SC: Wittgenstein later repudiated the philosophy espoused in the Tractatus. Can you briefly describe the strands of thought that led him to reject the Tractatus?
SS: I think repudiation is too strong a word. There is a lot of continuity between the Tractatus and the later major work, Philosophical Investigations. One thing to keep in mind is that Wittgenstein wished the text of the Philosophical Investigations to be published side-by-side with the text of the Tractatus. It’s true that, later, he no longer believed everything he had believed when he wrote the Tractatus; he came to think that an assumption he had made about the logical independence of elementary propositions in the Tractatus was mistaken, which some people cite as the crucial thing that led to him giving up the view there. I’m not convinced that was as fundamental a change in his views as some think. And, as others have pointed out, a more comprehensive difference between the earlier and later work is that the Philosophical Investigations involves the social and practical in a way that the Tractatus does not. If you pay attention to this when comparing the two works, the difference is quite striking, once it’s been pointed out.
There’s an anecdote about this change in his work arising in response to the Cambridge economist Piero Sraffa illustrating an insulting gesture and challenging Wittgenstein to say what the logical structure of the gesture was. Sraffa said he couldn’t remember any such incident, so who knows if it actually happened? At any rate, this isn’t a topic on which I have written, so I’ll leave it at that.
SC: How do you approach the philosophy of Wittgenstein when teaching it to your students?
SS: Well, in classes, I’ve only taught the Tractatus, and to students for whom it is new. I aim to allow a student’s initial encounter with the text to be as unimpeded by preconceptions as possible. Many find reading it for the first time an experience that feels very personal to them. Trying to comprehend the Tractatus is overwhelming at first—it is obscure, and it seems so even to those who sense the work holds a new and exciting view of things. So it helps to have a little structure, a little guidance while yet trying to avoid unnecessary preconceptions. One thing we do is read some examples of works that were in his milieu as a young person and perhaps read some biographical information to provide a little historical context. The second thing is to get to know the text well. Here we start at the highest level of the hierarchy in the Tractatus, beginning with the propositions numbered one through seven and work down the next level, level by level. I suggest Mounce’s Introduction to the Tractatus as a reference when the student would like a little more help while dealing with the text. I think doing these two things—familiarizing oneself with the historical context in which the work was written, and getting to know the text well—is the right way, or at least one good way, to begin. After that, there are lots of possibilities, and which one I choose is often directed, at least in part, by student interests. If the interest is in understanding the reception of the work in analytic philosophy of science, we might read A. J. Ayer’s classic Language, Truth, and Logic. But there is so much written in response to it—you really can’t fathom how much, until you do a literature search—that there are lots of other good possibilities.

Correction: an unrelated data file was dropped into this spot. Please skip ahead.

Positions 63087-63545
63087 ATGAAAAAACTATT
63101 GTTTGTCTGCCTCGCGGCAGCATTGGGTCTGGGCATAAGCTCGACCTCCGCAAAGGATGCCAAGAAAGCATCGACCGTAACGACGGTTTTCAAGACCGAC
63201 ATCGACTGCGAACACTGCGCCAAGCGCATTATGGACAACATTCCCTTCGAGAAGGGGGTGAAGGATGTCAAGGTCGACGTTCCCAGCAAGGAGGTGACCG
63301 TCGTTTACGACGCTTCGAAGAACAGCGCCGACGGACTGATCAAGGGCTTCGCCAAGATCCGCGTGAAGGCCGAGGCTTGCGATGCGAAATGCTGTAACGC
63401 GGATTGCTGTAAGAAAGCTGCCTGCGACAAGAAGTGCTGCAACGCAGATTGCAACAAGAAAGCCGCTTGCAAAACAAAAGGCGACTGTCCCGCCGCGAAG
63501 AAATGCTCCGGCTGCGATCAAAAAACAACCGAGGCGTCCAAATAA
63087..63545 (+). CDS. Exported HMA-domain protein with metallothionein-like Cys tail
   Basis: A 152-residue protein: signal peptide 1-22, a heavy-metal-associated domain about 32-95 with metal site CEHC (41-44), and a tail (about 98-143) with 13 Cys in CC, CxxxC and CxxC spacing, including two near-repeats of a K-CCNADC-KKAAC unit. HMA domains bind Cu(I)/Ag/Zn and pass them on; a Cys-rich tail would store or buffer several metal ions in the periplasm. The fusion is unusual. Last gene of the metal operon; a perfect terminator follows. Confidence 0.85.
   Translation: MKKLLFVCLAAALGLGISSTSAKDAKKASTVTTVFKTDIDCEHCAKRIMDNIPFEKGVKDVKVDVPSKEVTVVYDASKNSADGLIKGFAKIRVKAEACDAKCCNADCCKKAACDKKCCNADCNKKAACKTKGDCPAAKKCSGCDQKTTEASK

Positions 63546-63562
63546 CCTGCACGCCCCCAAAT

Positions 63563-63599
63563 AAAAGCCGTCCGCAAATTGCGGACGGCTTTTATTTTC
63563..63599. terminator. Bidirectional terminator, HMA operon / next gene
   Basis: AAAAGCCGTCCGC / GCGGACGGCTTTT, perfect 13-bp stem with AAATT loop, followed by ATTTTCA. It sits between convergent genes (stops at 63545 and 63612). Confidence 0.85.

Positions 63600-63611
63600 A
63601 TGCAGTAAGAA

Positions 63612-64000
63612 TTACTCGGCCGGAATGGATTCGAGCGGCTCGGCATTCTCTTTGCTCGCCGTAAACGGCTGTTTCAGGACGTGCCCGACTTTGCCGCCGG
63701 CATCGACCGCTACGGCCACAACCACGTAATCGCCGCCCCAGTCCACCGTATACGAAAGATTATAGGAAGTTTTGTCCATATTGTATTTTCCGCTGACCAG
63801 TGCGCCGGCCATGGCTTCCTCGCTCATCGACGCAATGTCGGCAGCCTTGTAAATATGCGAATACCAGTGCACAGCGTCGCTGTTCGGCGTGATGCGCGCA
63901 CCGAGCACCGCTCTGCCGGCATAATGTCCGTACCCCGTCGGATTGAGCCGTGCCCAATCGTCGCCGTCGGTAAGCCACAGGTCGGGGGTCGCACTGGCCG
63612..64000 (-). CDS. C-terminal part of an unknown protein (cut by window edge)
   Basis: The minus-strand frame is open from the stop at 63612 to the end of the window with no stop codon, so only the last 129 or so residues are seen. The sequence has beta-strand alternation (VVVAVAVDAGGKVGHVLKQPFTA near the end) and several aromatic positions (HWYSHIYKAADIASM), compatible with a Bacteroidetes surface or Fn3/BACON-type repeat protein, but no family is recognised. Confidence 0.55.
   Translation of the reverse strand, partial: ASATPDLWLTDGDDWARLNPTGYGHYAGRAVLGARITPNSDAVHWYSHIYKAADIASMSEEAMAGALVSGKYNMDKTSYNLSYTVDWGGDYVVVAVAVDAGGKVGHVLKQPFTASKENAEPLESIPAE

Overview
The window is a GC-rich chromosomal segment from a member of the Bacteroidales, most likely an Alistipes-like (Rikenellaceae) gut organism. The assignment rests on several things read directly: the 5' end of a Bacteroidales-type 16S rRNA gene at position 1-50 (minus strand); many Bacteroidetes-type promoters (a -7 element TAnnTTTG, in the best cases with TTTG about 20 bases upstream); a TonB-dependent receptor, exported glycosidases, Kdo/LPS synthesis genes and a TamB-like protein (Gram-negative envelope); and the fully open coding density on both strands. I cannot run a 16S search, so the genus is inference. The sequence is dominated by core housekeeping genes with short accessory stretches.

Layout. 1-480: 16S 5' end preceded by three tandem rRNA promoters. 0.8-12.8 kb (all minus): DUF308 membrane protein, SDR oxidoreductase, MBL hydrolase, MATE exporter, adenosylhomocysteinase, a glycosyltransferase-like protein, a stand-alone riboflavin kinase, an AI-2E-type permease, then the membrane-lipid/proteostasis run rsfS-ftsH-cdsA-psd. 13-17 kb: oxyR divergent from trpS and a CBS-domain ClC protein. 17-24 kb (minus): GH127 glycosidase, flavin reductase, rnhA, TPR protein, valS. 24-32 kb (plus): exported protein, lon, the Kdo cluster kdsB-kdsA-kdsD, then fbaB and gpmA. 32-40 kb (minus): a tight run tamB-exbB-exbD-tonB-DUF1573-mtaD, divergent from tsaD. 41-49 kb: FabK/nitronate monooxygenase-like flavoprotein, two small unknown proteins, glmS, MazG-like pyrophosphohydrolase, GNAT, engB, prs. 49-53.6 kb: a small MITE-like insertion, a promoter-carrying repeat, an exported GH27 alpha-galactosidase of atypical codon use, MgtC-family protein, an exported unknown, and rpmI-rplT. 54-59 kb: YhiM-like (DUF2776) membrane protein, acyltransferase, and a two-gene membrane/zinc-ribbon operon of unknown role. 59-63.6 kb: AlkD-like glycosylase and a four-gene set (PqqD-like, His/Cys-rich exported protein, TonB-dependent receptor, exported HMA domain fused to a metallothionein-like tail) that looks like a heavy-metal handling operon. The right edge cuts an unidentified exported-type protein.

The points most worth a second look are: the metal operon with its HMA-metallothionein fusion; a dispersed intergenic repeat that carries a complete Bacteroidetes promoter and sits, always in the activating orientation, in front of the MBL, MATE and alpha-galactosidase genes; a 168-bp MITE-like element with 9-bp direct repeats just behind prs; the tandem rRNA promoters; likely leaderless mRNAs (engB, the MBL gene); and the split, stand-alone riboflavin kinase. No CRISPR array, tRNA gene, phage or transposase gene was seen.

SC: Wittgenstein is perhaps one of the most studied philosophers in the world. Why do you think his teachings still resonate with so many even today?
SS: I’m uncomfortable with using the term “teachings” here, although I think I understand why you chose that term. The enduring interest in Wittgenstein’s writings is something of a social phenomenon, and its explanation is likely to be complex. I don’t presume to have an explanation, and I doubt there is a single one. The explanation of why literary theorists still study the Philosophical Investigations is probably not the same as the explanation of why mathematicians and philosophers of science are still interested in the Tractatus.